Sunday, January 27, 2013
Holocaust Memorial Day 2013
With so much media, so much exposure to violence and awareness of the grotesque cruel inhumanity that people can inflict upon others, it is not altogether unsurprising that a few are blase about the Holocaust. The most recent utterance being the "Liberal" Democrat MP David Ward, who wondered how "the Jews" could suffer under the Holocaust and then oppress the Palestinians, as if a lengthy essentially civil conflict between two groups over one set of territory is akin to a government engaging in a systematic programme of rounding up and exterminating a whole segment of the population.
I used to make that error. When I was much younger, I saw it as one of many grotesque mass murders by governments. Of course, Mao and Stalin murdered, starved and oppressed many many more than Hitler. It really is splitting hairs about how morally empty they are in comparison, but there is a whole context of the Holocaust that needs to be made clear to all.
It really was different.
1930s Germany was a modern society. Most people went about their business untroubled by the state, although it was increasingly clear that opposing the government wasn't a good idea, there hadn't been wholesale nationalisation of businesses big and small. While media and education increasingly glorified the Nazi Aryan ideal and Germanic culture, they also spread the poison of virulent anti-semitism, setting the stage for the removal of all state legal protections for Jews (and others deemed sub-human), encouraging private and state boycotts, harassment, vandalism and assaults, and ultimately the state organised labelling, deportation, incarceration and ultimately execution of Jews.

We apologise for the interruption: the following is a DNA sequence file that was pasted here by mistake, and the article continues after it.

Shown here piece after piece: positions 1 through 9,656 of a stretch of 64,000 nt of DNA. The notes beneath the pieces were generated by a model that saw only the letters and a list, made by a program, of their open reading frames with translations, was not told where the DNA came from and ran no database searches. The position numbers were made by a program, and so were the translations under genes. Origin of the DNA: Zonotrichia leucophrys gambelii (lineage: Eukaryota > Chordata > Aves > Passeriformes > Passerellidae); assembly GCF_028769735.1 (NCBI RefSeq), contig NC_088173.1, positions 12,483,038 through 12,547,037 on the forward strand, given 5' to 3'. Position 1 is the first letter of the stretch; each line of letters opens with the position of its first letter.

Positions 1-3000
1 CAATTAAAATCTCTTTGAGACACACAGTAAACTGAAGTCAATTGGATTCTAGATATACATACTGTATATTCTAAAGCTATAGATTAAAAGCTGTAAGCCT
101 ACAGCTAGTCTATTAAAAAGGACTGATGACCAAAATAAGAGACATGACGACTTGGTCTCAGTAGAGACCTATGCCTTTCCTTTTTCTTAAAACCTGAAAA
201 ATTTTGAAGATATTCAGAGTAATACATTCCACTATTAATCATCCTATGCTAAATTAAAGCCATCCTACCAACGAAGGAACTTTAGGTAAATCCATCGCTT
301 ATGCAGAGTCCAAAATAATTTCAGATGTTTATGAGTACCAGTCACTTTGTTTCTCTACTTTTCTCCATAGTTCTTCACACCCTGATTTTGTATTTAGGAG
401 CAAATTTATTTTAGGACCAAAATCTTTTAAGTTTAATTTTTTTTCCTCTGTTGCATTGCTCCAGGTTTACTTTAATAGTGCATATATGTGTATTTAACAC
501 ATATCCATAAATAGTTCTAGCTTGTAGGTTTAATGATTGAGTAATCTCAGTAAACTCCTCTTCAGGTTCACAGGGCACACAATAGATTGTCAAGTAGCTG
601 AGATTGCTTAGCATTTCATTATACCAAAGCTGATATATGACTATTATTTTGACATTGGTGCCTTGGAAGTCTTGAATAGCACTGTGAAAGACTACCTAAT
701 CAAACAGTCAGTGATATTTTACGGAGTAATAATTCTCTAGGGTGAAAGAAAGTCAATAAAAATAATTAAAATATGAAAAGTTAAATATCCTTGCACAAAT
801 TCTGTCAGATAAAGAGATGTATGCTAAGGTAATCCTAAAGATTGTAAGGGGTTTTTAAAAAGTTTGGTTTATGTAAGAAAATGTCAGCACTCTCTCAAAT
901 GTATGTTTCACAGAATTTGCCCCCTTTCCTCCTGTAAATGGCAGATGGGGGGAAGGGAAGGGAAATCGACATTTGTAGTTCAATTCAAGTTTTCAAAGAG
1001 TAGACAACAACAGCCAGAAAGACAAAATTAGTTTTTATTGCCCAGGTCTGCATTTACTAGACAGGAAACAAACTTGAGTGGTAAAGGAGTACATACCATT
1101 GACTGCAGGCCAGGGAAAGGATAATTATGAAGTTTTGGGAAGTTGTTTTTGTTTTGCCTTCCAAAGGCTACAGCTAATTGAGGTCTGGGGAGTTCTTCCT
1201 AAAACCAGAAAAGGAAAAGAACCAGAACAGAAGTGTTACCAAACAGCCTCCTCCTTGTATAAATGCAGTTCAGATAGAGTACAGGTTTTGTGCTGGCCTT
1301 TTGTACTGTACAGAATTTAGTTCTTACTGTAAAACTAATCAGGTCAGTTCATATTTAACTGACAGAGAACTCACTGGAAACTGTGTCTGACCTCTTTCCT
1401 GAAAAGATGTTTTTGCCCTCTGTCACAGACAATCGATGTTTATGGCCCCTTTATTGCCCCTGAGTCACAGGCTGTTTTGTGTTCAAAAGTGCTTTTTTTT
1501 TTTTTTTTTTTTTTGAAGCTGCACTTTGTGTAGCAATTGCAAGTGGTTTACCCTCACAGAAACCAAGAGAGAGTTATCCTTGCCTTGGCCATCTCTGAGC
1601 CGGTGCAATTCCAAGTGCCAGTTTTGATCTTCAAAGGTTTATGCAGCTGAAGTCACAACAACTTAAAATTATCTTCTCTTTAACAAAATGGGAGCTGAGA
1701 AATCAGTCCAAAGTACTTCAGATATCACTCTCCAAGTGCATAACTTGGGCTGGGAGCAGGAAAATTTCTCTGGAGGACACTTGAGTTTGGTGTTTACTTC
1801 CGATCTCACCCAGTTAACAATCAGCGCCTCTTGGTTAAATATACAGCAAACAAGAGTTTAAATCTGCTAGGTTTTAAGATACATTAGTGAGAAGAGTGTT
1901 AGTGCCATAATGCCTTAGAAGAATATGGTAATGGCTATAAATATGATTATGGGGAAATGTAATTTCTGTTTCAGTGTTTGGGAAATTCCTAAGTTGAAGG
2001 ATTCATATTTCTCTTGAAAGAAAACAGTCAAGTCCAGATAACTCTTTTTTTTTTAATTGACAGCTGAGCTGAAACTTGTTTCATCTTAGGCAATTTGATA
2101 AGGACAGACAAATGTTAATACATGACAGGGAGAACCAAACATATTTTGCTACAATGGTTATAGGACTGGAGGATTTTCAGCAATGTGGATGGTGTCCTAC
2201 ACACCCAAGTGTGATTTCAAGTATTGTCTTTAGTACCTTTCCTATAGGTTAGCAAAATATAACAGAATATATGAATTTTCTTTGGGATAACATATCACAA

There have been incidents of mass pogroms against groups, incited by political or religious leaders. Rwanda's genocide is of that nature. However, no other modern society, otherwise seen as civilised, engaged in organised, efficient eliminationist genocide.
Of course, Jews have throughout history faced orchestrated organised discrimination and genocide before, but this is still in living memory, and it remains distinctive.
That today is what we should all commemorate. Those millions executed, starved and tortured to death by the state, seeking to remove those individuals it deemed were not human.
I should not be demeaned by those politicians who dare try to compare such events to anything less than a systematic eliminationist slaughter of a whole category of people, by a government in peacetime (for it is a distraction to imply that this was an event "of World War 2", as if Nazi Germany would not have undertaken genocide had there been "peace" in Europe between states).
So I urge you to spend a moment in quiet reflection, of those who suffered, died, fought and resisted those who wanted them dead, for no reason than their ancestry, their education, their wealth or their private beliefs. Bear in mind those today, who continue to deny it, who diminish it and who relativise it, and what you can do to keep the memory alive of the unthinkable.